The whole “flash sale” phenomenon is interesting. Traditionally, the idea of “impulse buying” has been viewed as a somewhat bad thing. Purchases are supposed to be thought out and studied — made only after you’ve considered things for a while, right? The Internet has flipped that idea on its head. But that’s not a bad thing.
Bloomspot is one of the newer players in the flash sale scene. Launched in January of this year, they currently cater to three cities: San Francisco, New York, and Los Angeles. But unlike competitors in the space, they’re not all about as moving as much of a product as possible in a short amount of time. Instead, they’ve about creating relationships between clients and customers. The features (they don’t call them “deals”) are simply the first step to facilitate this relationship.
And Bloomspot also differs in that they’re going for a very specific type of both client and customer: luxury hotels, restaurants, and spas that cater to more affluent, mature clientele. And now Bloomspot has just raised a $9 million Series A round of funding to further pursue this market.
I sat down with Jasper Malcomson, Bloomspot’s CEO and co-founder (and a former manager of travel and commerce at Yahoo), to talk a bit about the service today. He has very clear vision for what he wants the company to go after. They’re not trying to be Jetsetter, selling people dreams of traveling around the world on a whim. They’re trying be cater to the more practical-minded but still affluent audience who perhaps just want a weekend getaway.
Bloomspot is focusing on places people want to go already — such as a winery in Napa Valley — but hesitate for whatever reason. These aren’t places across the world, these are places relatively close by. By giving them a limited-time offer attractive package, it pushes them over the edge. It’s not so much about deeply discounting rooms as it is about adding experiences on top of the price (such as spa treatments, etc) that make it that much more appealing.
This idea is important because Bloomspot isn’t aiming to become the way that everyone can experience luxury cheaply. They just want to entice the people who would likely be suited for these types of places, to go. The venues love that because they know that these type of people will fit in with the overall experience and will still be willing to spend the money on other things like food once they’re there.
In other words, they won’t be cheap.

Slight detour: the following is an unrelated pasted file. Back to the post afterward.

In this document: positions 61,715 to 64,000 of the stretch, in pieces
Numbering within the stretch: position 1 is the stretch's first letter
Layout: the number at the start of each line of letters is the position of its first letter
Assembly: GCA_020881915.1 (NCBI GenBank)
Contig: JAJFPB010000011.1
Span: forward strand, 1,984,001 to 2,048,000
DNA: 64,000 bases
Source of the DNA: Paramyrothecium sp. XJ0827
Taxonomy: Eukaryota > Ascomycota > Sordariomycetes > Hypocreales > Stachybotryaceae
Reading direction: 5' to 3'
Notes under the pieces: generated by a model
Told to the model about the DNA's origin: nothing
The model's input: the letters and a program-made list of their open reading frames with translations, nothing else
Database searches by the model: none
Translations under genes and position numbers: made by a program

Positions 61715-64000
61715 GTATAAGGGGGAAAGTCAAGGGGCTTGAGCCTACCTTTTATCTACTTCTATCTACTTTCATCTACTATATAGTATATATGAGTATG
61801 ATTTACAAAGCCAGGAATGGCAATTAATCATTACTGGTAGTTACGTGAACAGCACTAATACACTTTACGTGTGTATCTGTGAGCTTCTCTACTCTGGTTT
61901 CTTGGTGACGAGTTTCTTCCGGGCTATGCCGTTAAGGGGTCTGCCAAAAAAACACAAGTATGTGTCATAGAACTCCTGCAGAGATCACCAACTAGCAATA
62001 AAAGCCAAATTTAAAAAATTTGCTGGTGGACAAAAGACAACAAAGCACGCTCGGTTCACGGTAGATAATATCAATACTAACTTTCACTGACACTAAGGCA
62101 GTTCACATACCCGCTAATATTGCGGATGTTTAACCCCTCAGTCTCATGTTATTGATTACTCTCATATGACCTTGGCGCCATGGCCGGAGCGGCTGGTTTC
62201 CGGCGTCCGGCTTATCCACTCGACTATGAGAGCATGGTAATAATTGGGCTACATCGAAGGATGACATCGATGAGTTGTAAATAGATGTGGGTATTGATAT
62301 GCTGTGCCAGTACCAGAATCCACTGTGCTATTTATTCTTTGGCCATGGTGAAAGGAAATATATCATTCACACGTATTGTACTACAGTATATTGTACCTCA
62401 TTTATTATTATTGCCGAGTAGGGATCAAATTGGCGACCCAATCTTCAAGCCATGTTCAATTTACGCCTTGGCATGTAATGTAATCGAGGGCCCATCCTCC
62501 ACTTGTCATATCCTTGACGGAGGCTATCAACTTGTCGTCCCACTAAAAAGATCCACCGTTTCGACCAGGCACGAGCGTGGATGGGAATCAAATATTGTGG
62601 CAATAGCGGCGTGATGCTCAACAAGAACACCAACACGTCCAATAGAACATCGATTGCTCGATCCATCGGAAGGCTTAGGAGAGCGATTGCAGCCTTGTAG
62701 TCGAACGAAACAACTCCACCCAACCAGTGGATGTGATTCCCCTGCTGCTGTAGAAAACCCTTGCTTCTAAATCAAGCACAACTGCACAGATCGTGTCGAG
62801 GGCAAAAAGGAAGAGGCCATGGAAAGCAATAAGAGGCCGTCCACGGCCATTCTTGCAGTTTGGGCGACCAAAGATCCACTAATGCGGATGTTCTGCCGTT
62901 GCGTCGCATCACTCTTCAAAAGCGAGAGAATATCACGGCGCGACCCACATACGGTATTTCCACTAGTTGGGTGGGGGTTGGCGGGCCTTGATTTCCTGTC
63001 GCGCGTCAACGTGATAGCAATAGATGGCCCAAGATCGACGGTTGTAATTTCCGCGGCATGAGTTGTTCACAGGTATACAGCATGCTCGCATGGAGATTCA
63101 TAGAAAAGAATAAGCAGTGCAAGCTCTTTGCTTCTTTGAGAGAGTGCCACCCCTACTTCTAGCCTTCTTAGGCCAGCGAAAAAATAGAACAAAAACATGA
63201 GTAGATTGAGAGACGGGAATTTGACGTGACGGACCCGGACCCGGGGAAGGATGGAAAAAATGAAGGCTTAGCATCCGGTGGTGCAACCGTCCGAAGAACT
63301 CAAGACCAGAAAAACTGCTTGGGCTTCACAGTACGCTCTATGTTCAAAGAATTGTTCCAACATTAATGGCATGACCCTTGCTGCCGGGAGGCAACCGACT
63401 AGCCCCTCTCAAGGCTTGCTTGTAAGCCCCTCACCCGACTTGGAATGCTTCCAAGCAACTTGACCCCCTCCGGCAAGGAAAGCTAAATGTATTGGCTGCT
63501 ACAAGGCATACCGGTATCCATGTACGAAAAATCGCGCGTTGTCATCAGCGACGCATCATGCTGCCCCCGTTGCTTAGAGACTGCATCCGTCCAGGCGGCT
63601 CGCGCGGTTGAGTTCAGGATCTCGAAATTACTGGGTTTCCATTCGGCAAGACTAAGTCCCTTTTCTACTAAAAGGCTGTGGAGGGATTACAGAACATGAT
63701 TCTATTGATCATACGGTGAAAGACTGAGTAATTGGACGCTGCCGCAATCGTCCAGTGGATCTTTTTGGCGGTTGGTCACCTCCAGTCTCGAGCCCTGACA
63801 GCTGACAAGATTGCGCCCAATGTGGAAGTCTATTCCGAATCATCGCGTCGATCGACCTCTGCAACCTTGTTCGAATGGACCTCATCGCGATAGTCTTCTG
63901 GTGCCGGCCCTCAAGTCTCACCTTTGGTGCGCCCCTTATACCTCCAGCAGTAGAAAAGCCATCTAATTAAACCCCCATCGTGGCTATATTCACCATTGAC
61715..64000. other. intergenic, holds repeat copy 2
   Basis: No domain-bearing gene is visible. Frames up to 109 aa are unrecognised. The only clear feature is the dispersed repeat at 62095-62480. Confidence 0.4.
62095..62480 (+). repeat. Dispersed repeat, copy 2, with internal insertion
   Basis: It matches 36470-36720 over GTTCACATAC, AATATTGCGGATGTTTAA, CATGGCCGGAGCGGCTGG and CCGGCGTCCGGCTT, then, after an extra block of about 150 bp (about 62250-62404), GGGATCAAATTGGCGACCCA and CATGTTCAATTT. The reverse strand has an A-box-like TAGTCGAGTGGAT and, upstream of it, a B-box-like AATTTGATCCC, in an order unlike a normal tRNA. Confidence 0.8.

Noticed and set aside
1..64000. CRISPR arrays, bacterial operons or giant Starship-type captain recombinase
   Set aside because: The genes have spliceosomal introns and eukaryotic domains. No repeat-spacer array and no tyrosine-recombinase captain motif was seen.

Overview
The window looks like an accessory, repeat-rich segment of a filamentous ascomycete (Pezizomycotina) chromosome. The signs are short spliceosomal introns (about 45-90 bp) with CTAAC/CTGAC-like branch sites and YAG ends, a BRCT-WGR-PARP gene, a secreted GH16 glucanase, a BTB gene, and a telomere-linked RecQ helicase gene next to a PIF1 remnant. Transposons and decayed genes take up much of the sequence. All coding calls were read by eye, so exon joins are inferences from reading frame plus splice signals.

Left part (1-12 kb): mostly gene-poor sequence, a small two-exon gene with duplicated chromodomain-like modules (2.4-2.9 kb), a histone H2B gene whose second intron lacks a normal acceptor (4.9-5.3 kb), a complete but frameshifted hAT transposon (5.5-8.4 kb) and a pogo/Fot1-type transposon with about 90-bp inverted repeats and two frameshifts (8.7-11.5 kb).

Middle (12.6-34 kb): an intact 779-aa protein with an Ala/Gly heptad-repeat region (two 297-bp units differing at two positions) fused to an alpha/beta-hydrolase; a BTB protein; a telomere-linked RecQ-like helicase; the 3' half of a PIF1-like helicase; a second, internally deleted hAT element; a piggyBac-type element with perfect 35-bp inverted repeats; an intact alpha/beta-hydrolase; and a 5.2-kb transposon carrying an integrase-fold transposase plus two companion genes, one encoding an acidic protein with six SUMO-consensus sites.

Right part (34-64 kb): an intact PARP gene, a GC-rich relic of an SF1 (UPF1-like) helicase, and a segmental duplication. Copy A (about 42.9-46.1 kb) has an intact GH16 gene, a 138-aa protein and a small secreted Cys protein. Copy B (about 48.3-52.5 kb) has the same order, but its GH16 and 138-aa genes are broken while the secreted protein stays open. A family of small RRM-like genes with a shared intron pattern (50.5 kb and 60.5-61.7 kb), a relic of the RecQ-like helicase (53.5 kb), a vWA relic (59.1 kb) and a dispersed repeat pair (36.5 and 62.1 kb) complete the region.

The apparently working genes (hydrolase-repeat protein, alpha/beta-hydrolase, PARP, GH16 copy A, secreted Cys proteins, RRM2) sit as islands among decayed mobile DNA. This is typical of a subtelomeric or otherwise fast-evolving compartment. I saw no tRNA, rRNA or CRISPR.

And, if those people enjoy the experience enough, the likelihood that they’ll come back greatly increases. In that regard, Bloomspot is almost like an interactive advertisement or a try-before-you-buy service for these venues.
“The long term way to attack the space is customer quality,” Malcomson says. In group buying, that doesn’t matter because a merchant doesn’t care who buys an article of clothing as long as it’s sold. It’s different with these more experience-oriented clients that Bloomspot deals with.
And Bloomspot offers them a way to help move unsold slots if it’s a slow time of the year or business is down for whatever reason. Bloomspot just needs a few days to put a new feature in place.
Malcomson says that 68 percent of Bloomspot’s audience is 30 years old or older. You can compare that to group buying sites where around 70 percent of customers are 18 to 35. Again, affluent and older, that’s what Bloomspot is going for.
Bloomspot gets a 30 percent commission on sales pretty much across the board, no matter which feature they’re selling, Malcomson says. This means that they’re already pulling in a fair amount of revenue, though they are not yet profitable.
While Bloomspot is currently live for the three aforementioned cities, they will also be launching in Boston and Washington D.C. on October 3. After that, Chicago, Dallas, and Houston are up next.
This Series A round of funding was led by Menlo Ventures with participation by seed investors True Ventures and Harrison Metal.
This $9 million is on top of the $2 million seed round from March 2009 that included investors Jeff Weiner (CEO of LinkedIn), Erik Blachford (Chairman of TerraPass and former CEO of Expedia Inc.), and Brad Garlinghouse (President at AOL, Consumer Applications Group).